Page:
Axe this “laughably unfair” charge, urge members of legal profession
Members of the legal profession have rushed to the support of a senior magistrate who was suspended for paying £40 towards a destitute asylum seeker’s £180 court charge — and his since quit his role on the bench.
Former Leicestershire magistrate Nigel Allcoat was subjected to a judicial investigation after trying to assist the asylum seeker, who was unable to work legally in Britain.
He attempted to intervene when he discovered that the unnamed man — who is in his 20s and was before the court over an unpaid fine — had only a welfare card of just £35 as a source of financial support.
Allcoat has since resigned over the incident, prompting outrage among lawyers on Twitter. Among others, Pump Court barrister Matthew Scott and 36 Bedford Row’s Rebecca Herbert have both spoken out about Allcoat’s exit — with the former making a plea to Lord Chancellor Michael Gove to axe the “laughably unfair” court charge.
Come on Govey, crim cts charge wasn't your idea, I bet it doesn't raise much £, it's laughably unfair & it's driving good mags out. Bin it.
— Matthew Scott (@Barristerblog) September 29, 2015
New punitive mandatory court charges, implemented by the then Lord Chancellor Chris Grayling, came into effect in April. The charges — that can be anywhere up to £1,200 — are seen as a way of ensuring those convicted pay towards the operation of the criminal justice system.
The asylum seeker first appeared in court back in June of this year. On that occasion, a friend who occasionally helped him stepped in and paid a victim surcharge of £60. Unable to pay the fine in full, the man subsequently appeared in court again in August — this time in front of Allcoat.
Speaking to the Leicester Mercury this morning, Allcoat expressed his frustration at the asylum seeker’s situation:
If he was found with, or earned money, he would also break the law and thus jeopardise his status as an asylum seeker. I was appalled that he should be in such a catch 22 situation, as which ever way he went he would break the law.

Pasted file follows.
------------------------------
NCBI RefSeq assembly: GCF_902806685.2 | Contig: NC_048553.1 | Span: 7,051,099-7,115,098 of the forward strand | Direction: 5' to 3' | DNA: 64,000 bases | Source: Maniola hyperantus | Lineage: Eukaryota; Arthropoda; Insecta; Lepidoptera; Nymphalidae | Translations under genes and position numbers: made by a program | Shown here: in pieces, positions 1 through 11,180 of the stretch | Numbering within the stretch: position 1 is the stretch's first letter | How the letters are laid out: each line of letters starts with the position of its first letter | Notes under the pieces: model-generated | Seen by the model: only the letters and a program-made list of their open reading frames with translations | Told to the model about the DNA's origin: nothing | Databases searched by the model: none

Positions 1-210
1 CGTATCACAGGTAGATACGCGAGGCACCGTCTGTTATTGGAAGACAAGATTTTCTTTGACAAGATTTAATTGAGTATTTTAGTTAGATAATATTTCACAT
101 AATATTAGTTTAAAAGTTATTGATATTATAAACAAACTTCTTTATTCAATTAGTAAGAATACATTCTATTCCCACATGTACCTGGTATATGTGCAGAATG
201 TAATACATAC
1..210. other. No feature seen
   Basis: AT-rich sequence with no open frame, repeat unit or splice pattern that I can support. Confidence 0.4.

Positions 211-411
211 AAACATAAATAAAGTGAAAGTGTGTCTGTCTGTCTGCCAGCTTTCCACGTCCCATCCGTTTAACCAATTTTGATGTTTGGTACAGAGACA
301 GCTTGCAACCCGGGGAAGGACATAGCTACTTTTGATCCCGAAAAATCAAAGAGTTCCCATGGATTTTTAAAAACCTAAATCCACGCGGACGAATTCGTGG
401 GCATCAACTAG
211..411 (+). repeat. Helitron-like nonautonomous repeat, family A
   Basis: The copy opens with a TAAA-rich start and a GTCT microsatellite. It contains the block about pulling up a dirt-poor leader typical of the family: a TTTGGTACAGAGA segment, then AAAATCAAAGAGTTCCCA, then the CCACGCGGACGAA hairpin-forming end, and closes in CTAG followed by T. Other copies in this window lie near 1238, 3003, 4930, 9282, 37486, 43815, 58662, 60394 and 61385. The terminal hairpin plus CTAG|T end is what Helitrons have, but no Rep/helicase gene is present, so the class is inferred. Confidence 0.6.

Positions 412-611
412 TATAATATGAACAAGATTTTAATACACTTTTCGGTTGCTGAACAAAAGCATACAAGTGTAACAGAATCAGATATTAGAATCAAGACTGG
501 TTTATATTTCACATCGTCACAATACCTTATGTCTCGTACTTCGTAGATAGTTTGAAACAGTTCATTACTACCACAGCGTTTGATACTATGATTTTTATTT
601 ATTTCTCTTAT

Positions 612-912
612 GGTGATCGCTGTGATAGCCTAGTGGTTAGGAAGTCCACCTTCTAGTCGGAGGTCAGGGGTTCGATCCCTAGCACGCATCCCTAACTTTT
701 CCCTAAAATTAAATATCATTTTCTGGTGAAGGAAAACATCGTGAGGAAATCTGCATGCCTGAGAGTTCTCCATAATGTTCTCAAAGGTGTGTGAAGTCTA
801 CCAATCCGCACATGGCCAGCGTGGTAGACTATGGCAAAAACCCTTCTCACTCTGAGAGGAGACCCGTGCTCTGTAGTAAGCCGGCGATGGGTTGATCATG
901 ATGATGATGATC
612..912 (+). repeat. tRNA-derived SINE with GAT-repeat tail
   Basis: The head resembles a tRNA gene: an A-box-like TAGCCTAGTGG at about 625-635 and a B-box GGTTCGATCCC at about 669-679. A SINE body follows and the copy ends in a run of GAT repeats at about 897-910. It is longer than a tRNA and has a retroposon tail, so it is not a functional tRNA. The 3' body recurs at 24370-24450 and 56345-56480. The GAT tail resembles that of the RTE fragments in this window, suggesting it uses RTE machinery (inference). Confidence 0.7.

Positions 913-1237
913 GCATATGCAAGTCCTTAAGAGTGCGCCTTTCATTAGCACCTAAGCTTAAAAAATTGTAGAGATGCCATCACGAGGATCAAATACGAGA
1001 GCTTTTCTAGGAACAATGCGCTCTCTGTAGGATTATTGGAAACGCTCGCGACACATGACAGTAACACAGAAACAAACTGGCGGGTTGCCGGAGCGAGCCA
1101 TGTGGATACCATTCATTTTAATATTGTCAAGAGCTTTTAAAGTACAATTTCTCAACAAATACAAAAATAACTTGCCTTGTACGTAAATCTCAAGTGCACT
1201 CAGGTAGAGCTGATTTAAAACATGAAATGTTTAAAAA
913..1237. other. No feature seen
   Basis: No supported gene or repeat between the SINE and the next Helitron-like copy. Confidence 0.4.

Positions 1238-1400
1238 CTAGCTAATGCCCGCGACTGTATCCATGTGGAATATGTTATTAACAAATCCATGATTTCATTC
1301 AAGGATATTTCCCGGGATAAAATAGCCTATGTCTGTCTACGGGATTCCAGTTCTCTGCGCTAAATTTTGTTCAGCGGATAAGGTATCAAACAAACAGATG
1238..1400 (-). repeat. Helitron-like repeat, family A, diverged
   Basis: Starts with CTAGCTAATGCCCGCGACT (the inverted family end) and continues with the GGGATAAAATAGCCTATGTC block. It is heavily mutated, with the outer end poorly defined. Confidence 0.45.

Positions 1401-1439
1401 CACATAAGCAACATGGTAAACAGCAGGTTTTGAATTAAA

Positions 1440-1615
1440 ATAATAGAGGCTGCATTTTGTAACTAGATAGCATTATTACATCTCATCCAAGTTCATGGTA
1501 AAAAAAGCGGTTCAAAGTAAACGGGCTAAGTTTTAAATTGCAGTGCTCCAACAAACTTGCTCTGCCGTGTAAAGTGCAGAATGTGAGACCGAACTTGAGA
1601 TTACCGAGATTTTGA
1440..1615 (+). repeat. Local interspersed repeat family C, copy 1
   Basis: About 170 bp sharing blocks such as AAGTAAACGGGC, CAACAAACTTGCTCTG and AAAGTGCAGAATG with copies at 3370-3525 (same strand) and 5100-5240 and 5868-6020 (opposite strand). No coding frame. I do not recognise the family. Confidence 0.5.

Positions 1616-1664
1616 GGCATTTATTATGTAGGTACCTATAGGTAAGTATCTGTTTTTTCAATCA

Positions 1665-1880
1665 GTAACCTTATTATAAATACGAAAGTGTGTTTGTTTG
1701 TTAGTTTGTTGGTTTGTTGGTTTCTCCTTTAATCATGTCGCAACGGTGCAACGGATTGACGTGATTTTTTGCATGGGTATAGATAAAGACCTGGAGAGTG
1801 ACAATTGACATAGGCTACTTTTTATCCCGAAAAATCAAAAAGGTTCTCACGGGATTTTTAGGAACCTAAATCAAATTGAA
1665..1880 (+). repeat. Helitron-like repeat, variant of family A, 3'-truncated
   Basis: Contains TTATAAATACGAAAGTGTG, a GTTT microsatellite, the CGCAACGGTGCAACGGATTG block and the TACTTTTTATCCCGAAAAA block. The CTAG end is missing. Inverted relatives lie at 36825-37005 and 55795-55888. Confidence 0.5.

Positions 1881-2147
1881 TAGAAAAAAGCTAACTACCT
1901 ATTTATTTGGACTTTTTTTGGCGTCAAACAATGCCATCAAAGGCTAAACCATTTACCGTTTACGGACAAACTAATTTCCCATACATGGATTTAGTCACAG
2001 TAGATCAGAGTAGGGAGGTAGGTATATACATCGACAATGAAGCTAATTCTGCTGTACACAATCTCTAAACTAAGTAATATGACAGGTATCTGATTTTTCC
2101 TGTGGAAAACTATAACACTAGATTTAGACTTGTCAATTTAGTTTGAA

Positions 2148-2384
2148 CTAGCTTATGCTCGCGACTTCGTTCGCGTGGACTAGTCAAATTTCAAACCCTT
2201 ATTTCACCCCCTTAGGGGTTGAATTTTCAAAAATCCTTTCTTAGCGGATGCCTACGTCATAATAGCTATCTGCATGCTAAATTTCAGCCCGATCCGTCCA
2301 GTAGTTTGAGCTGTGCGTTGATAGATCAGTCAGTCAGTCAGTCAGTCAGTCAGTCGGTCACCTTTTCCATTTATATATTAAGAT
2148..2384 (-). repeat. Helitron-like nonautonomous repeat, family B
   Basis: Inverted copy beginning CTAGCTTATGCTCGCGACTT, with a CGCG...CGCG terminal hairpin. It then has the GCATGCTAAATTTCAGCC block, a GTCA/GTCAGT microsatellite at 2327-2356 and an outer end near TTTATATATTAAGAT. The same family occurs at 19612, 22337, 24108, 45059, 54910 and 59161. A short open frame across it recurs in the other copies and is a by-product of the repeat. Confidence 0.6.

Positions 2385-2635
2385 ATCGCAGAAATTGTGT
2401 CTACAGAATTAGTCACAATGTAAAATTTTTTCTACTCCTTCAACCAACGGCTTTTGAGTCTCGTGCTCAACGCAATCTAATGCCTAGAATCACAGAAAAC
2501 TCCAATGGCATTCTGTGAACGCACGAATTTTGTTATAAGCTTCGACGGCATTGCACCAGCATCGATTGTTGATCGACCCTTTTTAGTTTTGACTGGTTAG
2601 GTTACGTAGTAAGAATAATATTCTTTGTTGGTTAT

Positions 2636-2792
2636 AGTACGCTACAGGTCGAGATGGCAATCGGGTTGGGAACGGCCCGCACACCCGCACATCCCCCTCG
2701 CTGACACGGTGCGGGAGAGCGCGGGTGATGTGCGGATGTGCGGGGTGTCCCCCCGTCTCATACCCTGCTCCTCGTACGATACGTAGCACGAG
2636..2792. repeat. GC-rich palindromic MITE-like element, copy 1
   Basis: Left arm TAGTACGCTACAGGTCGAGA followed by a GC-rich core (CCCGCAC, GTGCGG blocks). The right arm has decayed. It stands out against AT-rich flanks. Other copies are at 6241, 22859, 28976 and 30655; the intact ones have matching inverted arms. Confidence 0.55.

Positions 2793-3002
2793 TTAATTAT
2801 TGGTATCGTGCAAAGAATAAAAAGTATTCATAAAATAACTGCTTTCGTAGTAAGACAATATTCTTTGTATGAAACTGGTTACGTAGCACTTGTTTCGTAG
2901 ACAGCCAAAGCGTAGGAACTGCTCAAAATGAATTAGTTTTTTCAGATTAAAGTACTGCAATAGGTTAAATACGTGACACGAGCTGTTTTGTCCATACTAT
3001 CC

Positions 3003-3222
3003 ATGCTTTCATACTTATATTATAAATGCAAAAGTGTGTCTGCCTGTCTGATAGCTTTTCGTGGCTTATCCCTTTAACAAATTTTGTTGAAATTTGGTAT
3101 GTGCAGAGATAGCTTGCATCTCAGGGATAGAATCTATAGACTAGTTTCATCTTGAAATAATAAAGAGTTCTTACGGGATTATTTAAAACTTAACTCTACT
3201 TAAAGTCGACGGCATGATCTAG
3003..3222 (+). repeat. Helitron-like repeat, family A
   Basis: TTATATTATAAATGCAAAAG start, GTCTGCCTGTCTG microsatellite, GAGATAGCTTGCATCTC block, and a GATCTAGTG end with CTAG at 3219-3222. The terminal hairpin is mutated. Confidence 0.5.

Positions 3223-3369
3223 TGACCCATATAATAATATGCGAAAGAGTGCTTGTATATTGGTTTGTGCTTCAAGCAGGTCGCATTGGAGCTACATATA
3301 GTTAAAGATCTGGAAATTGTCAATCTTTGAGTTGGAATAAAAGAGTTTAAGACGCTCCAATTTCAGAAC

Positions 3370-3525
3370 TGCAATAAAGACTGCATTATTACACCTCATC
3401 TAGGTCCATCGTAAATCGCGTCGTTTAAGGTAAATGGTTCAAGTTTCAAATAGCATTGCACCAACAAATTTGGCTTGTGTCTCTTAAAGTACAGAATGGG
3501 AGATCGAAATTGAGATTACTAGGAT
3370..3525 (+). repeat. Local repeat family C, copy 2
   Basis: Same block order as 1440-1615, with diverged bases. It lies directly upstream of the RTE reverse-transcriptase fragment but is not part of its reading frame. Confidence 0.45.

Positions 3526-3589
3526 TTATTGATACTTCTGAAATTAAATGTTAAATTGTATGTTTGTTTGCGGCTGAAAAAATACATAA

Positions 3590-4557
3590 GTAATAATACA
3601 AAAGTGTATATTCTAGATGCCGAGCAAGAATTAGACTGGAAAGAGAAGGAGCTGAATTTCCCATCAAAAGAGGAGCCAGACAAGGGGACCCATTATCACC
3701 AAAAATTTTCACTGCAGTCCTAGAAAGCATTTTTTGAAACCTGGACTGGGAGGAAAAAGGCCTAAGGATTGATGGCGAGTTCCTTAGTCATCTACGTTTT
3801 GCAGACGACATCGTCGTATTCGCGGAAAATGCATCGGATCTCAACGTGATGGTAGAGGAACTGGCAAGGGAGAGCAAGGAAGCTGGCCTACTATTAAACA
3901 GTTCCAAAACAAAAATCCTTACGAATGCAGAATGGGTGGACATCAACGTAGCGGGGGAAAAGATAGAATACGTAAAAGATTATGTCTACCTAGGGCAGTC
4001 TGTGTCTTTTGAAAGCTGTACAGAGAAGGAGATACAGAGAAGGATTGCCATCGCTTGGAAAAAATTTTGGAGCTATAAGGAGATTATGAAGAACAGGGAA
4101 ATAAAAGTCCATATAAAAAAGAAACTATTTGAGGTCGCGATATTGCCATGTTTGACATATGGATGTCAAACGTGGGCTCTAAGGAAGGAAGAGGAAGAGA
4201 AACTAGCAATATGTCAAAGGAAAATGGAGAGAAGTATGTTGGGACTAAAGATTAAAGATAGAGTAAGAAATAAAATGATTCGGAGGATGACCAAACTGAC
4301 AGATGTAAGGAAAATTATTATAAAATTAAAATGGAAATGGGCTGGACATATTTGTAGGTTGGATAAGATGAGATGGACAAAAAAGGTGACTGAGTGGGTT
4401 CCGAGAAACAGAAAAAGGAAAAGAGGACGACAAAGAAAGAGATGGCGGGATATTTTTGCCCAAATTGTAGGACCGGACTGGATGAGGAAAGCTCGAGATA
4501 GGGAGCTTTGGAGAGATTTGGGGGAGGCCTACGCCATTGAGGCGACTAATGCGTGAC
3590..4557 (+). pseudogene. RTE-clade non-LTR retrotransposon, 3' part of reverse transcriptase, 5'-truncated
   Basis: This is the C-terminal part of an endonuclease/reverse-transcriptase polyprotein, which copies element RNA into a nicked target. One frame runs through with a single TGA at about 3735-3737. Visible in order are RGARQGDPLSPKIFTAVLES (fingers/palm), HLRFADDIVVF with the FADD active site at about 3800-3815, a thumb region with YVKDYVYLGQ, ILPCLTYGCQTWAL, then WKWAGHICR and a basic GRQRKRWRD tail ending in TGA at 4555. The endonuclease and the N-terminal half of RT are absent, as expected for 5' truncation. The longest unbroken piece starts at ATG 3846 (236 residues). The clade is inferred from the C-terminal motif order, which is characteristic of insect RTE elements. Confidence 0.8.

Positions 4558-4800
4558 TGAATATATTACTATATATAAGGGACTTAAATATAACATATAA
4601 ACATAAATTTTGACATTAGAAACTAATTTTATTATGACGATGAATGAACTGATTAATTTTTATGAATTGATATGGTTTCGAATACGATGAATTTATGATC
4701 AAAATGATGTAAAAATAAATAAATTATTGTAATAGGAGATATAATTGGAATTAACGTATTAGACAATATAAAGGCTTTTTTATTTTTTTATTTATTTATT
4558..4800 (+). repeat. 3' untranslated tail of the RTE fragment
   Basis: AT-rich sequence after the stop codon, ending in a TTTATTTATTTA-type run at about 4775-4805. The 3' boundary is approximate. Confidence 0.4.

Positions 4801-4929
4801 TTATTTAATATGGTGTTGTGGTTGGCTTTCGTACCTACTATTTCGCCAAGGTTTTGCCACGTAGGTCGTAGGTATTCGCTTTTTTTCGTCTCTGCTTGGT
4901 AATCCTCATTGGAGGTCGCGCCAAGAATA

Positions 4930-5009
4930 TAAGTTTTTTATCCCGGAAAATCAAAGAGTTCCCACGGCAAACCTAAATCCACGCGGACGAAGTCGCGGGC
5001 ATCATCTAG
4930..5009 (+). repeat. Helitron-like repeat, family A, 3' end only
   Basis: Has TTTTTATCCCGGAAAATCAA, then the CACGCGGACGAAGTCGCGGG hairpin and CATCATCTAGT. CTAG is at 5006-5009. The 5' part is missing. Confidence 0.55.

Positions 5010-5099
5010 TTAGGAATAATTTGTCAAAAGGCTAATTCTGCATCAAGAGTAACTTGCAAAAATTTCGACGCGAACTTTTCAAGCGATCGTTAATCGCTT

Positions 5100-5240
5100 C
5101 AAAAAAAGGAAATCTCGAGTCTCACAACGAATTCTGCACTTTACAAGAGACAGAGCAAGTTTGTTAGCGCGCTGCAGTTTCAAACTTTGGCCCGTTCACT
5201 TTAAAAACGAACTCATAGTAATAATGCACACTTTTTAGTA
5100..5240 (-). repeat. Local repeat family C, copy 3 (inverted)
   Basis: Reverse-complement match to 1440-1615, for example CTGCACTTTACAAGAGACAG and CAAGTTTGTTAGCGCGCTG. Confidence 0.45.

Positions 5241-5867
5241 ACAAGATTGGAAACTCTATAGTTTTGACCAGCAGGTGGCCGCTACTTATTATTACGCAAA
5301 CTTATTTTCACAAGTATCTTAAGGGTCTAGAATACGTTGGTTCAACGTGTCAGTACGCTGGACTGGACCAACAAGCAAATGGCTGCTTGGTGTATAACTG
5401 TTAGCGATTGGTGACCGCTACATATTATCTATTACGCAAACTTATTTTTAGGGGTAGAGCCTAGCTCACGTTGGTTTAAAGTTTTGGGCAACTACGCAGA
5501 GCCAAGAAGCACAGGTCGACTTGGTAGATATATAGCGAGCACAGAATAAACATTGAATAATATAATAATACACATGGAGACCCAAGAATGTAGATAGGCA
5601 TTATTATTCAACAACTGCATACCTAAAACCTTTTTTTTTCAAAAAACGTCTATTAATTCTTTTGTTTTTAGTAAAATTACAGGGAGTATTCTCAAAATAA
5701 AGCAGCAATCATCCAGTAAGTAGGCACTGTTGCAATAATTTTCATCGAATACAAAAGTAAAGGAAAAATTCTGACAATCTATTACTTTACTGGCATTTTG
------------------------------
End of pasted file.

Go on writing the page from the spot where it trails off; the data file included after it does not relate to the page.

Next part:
Allcoat described how it was his job to stop re-offending. So he opened his wallet and paid the fine himself, in what the 65 year-old described as a “pure humanitarian act”. Shortly after Allcoat was suspended and, having reflected on the situation, then decided to walk. He explained:
To be taken to task in such a way for what I considered a humanitarian act beggars belief. I resigned, not over the court charges, but over the way the situation has been handled by the court administration.
Dozens of magistrates have quit in protest at the new charge since it was introduced.
Speaking to the Law Society Gazette last month, Richard Monkhouse, chairman of the Magistrates Association, explained that his members were not opposed to the fines in principle. However magistrates were concerned that the implementation of the charges had been rushed and would disproportionately affect poor defendants.
A Ministry of Justice spokesperson said:
It is right that convicted adult offenders who use our criminal courts should pay towards the cost of running them. The legislation and guidelines to magistrates and judges make it crystal clear that the charge is separate to the sentence and should not be considered as a mitigating factor. Magistrates and judges are aware that they can order offenders to pay in affordable instalments linked to their ability to pay. They do not have to order prompt payment in full.